The upper end of the package includes a mouth portion which is initially unsealed, that is open. That portion is denoted by the reference numeral 38 and is defined between a pair of conventional side seals 40 and 42 (FIG. 2).
The two side seals 40 and 42 are of identical construction. Thus, the same reference characters will be used on the corresponding components forming the side seals 40 and 42. To that end, as can be seen the side seals 40 and 42 each comprise respective transversely oriented seals 40A and 42A and respective angularly diverging seals 40B and 42B. The transversely extending seal 40A seals or secures the front panel 26 to its subadjacent gusset section 30C while the associated angularly diverging seal 40B also seals the front panel 26 to the subadjacent gusset section 30C. In the identical manner the other transversely extending seal 40A of the seals 40 seals the rear panel 28 to its subadjacent section 30D and at the same time the angularly extending seal 40B seals the rear panel 28 to that subadjacent gusset section 30D.
As can be seen the transverse and angularly extending seals extend the full width of the gusset sections, that is seal the gusset sections from the outer fold edge to the center or inner fold edge. Moreover, since the angularly extending seal line merges with the transverse seal line at the center or inner fold edge a respective portion 44 of each gusset on each side of the package is defined between the lateral and angularly extending seals. It is in this area 44 that the means, e.g., a pair of notches 46 to be described later, for forming the pour spout are located.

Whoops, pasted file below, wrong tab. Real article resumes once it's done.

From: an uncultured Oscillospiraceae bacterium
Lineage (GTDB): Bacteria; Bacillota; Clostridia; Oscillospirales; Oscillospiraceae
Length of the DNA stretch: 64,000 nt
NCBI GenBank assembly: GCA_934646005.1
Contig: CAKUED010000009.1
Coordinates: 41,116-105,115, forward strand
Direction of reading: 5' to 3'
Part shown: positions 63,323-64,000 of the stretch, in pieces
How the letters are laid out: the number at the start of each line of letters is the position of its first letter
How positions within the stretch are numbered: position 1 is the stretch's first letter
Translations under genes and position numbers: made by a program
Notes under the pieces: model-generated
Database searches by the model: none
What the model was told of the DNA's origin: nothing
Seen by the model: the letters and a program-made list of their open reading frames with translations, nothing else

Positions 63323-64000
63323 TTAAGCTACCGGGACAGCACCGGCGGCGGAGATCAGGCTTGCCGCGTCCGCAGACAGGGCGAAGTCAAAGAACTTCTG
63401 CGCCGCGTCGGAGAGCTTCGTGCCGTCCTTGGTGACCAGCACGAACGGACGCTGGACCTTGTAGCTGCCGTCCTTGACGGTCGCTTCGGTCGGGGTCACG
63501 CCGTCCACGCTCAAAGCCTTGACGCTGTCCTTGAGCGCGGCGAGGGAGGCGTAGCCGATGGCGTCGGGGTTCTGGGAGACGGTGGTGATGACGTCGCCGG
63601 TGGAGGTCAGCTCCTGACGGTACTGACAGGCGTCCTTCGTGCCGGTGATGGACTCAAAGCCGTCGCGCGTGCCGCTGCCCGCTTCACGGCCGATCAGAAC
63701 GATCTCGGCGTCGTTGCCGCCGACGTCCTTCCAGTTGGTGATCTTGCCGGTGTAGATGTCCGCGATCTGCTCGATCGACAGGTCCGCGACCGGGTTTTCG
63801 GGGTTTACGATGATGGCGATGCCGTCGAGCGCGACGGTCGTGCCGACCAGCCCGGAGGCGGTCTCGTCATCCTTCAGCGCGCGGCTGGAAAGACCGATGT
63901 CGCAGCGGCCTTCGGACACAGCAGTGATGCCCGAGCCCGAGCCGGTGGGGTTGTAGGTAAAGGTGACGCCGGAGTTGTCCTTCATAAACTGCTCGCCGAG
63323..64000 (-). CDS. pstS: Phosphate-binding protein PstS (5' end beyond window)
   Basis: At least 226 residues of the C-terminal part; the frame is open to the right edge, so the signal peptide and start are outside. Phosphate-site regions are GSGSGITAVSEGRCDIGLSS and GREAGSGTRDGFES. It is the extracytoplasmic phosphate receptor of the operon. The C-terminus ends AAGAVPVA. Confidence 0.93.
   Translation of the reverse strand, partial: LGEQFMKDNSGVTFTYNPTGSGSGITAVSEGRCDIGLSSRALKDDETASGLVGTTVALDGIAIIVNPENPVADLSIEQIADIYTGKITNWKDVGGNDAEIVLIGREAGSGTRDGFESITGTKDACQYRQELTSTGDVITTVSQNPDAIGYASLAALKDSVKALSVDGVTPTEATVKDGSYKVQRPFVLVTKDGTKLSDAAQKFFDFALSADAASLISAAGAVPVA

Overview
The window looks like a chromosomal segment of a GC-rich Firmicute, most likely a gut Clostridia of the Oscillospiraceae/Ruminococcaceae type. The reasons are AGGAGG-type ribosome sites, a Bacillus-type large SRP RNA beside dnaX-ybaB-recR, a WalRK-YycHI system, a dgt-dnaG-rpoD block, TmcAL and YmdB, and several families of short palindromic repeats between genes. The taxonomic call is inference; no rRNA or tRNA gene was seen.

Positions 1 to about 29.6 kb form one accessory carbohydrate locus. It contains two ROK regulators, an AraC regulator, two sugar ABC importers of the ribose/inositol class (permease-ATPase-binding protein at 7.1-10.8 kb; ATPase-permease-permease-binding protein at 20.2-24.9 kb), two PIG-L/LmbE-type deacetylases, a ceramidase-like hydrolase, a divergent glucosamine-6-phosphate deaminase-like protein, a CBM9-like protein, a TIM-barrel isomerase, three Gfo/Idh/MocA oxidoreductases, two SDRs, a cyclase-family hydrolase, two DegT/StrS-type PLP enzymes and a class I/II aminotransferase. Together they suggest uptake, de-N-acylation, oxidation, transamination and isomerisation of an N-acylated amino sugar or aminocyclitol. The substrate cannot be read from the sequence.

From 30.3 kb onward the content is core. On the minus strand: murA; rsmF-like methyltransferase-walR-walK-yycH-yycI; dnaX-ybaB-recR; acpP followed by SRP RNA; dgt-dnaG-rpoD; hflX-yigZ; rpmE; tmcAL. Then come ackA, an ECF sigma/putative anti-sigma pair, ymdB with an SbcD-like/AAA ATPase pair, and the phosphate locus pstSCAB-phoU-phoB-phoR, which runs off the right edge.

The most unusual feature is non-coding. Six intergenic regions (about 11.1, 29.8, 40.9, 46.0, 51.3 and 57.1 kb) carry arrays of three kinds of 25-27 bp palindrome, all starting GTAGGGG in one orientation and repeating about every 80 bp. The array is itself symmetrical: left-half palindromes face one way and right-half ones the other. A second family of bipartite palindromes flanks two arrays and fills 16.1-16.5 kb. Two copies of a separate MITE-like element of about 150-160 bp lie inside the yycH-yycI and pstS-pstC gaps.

With the side seals being formed as just described virtually all of the medial portion of the inner surfaces of those panels between the side seals are unsecured, that is, open. This creates the heretofore identified open mouth 38. It is through this mouth that the package may be filled. The package is then be sealed across the entire width of the package at the top thereof to permanently seal the contents within the package. Such action may be accomplished under vacuum to hermetically seal the contents within the package. The top heat seal line is designated by the reference numeral 22A.